See best4hedging’s top species of bird to look out for in your garden this month.
Our natural landscapes are continuously changing, and as we constantly endure the loss of more and more natural spaces to urbanisation. The difference you can make to local bird populations, simply by creating a bird-friendly garden, is huge. It’s not only beneficial to the birds – the enjoyment you will get from identifying the various new species that begin to visit your garden, is a reward in itself.
The number and variety of birds you see is likely to be driven by the weather. The frosty airs see much excitement as greater numbers and variety of species go in search of food and water around your gardens…
1. House Sparrow
One of our most familiar garden birds. But one that has declined by over 65 per cent in the last 25 years. The sound of a flock chattering away in tuneless chirps is one of the most evocative natural sounds. Garden hedges and allotments could be key to its persistence in cities.
Another garden regular that has undergone an even steeper decline than the house sparrow. In winter the starling’s glossy, petrol-stain plumage is covered with a constellation of straw-coloured tips. In winter many of our starlings have travelled from the Baltic States and even Russia.
3. Blue tit
Acrobatic and colourful, blue tits are one of the most popular garden visitors. Their population has seen an upward trend since the 1970s. In winter they usually gather in large flocks with other species of tits.
Goldfinches are a modern success story with a huge increase since the mid-1980s, thought to be due in part to feeding in gardens. With ruby coloured faces, bright yellow flashes on the wings and musical twittering it’s easy to see why flocks are known as ‘charms’.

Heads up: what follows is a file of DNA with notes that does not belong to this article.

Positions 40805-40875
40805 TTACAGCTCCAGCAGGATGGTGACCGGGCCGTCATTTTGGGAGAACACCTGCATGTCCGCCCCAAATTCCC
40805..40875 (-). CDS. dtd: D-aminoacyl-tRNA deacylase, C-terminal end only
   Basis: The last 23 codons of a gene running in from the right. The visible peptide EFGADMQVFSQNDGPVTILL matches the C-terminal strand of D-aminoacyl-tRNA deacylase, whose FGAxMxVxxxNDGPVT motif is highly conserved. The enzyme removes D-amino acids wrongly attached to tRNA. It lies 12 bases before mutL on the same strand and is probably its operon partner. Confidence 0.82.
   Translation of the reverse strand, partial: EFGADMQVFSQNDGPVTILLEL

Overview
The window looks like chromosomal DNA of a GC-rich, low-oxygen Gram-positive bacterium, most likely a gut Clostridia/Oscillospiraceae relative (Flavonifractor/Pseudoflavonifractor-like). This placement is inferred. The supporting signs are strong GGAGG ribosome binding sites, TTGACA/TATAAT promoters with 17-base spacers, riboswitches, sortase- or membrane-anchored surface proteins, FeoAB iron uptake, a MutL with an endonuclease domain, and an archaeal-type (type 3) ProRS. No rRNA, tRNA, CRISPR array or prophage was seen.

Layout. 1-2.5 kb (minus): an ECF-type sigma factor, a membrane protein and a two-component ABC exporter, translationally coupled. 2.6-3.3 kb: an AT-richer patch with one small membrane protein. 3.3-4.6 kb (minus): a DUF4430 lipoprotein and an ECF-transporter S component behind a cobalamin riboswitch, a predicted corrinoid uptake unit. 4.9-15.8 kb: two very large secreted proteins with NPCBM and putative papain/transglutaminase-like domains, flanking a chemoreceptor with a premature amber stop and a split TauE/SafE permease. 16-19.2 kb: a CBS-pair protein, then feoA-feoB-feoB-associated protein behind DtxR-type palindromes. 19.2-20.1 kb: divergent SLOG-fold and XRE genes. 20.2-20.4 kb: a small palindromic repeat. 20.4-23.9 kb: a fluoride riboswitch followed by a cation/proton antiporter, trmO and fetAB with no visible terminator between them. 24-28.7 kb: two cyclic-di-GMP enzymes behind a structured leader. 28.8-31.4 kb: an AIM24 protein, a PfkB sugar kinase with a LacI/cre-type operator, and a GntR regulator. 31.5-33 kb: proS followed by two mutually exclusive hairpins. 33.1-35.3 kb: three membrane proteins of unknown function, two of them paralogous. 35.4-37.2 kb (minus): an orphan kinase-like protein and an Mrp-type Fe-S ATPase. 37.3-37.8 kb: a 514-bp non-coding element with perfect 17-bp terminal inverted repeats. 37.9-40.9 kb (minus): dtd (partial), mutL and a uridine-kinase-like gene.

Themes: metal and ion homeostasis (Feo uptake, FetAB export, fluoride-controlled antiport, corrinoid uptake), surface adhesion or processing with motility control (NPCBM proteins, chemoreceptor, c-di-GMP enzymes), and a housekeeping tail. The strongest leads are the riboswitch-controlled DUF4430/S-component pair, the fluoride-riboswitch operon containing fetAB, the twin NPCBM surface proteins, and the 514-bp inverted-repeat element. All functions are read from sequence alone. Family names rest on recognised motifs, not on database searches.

5. Wood pigeon
Another recent winner among garden bird, woodpigeons have white patches on their neck and wings. This, and their large size, separates them from other pigeons. Woodpigeons are cumbersome clumsy birds and will often hog the bird table hoovering up seed.
6. Long-tailed tit
Long-tailed tits are restlessly active, constantly communicative and as cute as a button. Formerly a bird of woodlands and hedges and a shy and irregular garden visitor, long-tailed tits have become garden favourites as they have increased in numbers and become bolder.
Taken from nationaltrust.org.uk
Help to breed birds…
Modern developments have created a lot of damage to animal habitats, including those of birds. So, we owe it to them to make our gardens bird-friendly and help our little feathered friends survive and breed successfully.
Find out how you can help to breed birds here.
- Keep plenty of food and water in the garden – birds and other wildlife need these extra supplies more than ever in the winter months.
- Check your bird baths and ponds haven’t frozen over. To prevent these freezing over place a ball in the centre of the bird bath to keep the water moving.
- Avoid pruning and raking the fallen leaves – the winter berries are a perfect food supply and the fallen leaves keep hibernating wildlife warm and sheltered.
Feeding garden birds in winter is one of the easiest ways to get close to wildlife and the RSPB’s Big Garden Birdwatch is a great way to contribute to citizen science from the comfort of your home.